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As Fiscal Cliff Nears, Simpson-Bowles Re-Emerges


This is WEEKEND EDITION, from NPR News. I'm Rachel Martin. Simpson, Bowles - the names flew by eight times, without explanation, during Wednesday's presidential debate. Google reported that Simpson-Bowles was among the most searched-for terms online that night. The reference was to Republican elder statesman Alan Simpson and his Democratic counterpart, Erskine Bowles. The two headed a 2010 commission on the national debt.

The commission's proposals never went to Congress for a vote. But now, the nation is facing the threat of the so-called fiscal cliff next year, when automatic spending cuts and tax hikes go into effect. So Washington policymakers are taking another look at Simpson-Bowles. And the two gentlemen are making the rounds on Capitol Hill, trying again to gin up support for their plan.

Senator Simpson and Mr. Bowles join me now, to talk about what they're hearing from lawmakers - and from President Obama and Mitt Romney. Welcome to the program.

ALAN SIMPSON: Thank you.

ERSKINE BOWLES: Thank you so much.

MARTIN: So both candidates now talking about embracing parts of this plan. I'd like to hear from both of you - first, Mr. Bowles - which candidate's deficit- reduction proposal comes closer to what you have both recommended.

BOWLES: Well, you know, I think it's fair to say that neither plan, you know, embraces the total of what we have recommended. We recommend $1 of revenue, and $3 of spending cuts, to get a $4 trillion deficit-reduction package. Of the two plans, the only one that is a balanced plan is the one presented by President Obama.

I will say that, you know, while he has revenue in his plan, the way he achieves that revenue is not what either Al or I, or anyone on our commission, felt was the best way to do it; the best way to make American globally competitive. Gov. Romney, on the other hand, doesn't have any revenue in his proposal. He actually increases spending on defense by about $2 trillion.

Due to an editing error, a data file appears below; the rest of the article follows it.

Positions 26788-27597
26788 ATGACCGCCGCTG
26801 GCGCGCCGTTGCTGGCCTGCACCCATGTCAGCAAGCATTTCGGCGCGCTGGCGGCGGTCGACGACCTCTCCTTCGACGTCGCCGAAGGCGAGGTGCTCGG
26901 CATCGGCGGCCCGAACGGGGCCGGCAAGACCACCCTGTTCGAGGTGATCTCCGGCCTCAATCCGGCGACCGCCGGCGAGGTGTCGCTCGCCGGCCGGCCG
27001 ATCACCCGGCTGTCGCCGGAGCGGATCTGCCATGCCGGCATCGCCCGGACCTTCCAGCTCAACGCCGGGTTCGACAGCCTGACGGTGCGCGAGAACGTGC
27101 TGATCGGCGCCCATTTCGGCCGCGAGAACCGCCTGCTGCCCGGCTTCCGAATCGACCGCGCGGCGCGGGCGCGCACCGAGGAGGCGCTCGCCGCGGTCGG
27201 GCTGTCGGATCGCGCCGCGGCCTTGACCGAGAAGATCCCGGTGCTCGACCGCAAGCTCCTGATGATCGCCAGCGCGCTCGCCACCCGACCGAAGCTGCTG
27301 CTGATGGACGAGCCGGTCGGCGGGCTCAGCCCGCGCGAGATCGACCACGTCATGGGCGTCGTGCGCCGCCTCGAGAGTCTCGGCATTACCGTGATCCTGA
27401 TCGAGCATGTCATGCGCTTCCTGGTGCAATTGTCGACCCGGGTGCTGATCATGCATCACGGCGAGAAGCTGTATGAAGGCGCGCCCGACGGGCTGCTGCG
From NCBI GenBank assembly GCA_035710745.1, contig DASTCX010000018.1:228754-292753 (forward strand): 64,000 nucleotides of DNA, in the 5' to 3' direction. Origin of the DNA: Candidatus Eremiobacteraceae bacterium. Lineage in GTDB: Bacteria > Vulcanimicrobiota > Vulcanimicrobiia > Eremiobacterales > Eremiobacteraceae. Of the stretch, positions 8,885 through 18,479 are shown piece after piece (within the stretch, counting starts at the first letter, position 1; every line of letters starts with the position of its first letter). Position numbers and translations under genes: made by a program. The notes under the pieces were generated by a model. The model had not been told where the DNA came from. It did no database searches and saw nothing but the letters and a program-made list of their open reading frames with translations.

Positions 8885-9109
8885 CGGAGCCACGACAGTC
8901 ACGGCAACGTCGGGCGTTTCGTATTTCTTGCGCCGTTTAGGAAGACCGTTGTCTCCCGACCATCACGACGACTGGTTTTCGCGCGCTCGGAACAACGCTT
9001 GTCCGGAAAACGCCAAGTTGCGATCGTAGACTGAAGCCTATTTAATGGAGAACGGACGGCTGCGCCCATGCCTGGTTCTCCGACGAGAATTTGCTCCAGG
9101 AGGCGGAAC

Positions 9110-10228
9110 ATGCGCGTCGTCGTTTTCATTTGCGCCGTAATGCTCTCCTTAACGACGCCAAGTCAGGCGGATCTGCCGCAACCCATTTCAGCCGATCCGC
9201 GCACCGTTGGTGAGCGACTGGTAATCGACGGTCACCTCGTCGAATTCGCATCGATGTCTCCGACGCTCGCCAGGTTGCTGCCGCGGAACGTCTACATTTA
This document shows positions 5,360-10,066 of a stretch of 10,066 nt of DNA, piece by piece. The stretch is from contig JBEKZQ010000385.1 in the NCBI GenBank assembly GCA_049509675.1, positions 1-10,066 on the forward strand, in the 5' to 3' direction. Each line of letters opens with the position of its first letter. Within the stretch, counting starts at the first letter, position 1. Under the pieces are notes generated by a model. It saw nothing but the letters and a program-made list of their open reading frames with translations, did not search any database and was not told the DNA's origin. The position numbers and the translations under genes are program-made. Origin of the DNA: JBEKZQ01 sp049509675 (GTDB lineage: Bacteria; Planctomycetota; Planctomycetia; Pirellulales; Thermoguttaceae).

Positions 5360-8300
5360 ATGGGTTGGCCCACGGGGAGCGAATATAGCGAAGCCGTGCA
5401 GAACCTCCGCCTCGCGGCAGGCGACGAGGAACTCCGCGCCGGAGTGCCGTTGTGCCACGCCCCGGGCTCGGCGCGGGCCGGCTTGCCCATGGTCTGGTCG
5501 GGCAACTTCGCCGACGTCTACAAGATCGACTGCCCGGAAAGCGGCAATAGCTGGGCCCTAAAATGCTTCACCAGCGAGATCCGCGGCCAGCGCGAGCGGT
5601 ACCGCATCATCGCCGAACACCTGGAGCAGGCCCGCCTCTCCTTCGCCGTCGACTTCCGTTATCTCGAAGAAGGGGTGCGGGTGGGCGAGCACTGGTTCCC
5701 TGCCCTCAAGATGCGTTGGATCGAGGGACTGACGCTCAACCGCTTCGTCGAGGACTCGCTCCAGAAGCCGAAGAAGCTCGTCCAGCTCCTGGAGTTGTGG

MARTIN: Sen. Simpson, do you agree with Mr. Bowles' assessment that President Obama's plan is the more balanced of the two, or more likely - come closer to the Simpson-Bowles plan?

SIMPSON: I don't know because they don't ever get specific - neither one of them. Erskine and I did a 67-page report, and told exactly what we would do to go in and dig in, and get to the balance. We named names - of programs in defense that would come out; we talked exactly what we would do with government and freezing and attrition, and talked specifically what we do in Medicaid and Medicare and Social Security - in-depth - to make it solvent for 75 years. So I don't give either one of them a pass because neither one of them could stand there and specifically say what they were going to do. We have; we did. And they never will.

MARTIN: You've been talking about, as part of your plan, closing these loopholes - this is a phrase we're hearing a lot about. Can you talk specifically about how you would do that? Which loopholes would you close?

SIMPSON: Well, it's very specific in our report. You need to look at them; there were 180 of them - plus. They're all just delicious and nutritious, and everybody loves them. You'd go into home mortgage-interest deduction, which will create abdominal pain in the real estate industry and the homeowners, who'd say this is the end of homeownership in America. And we say wait a minute.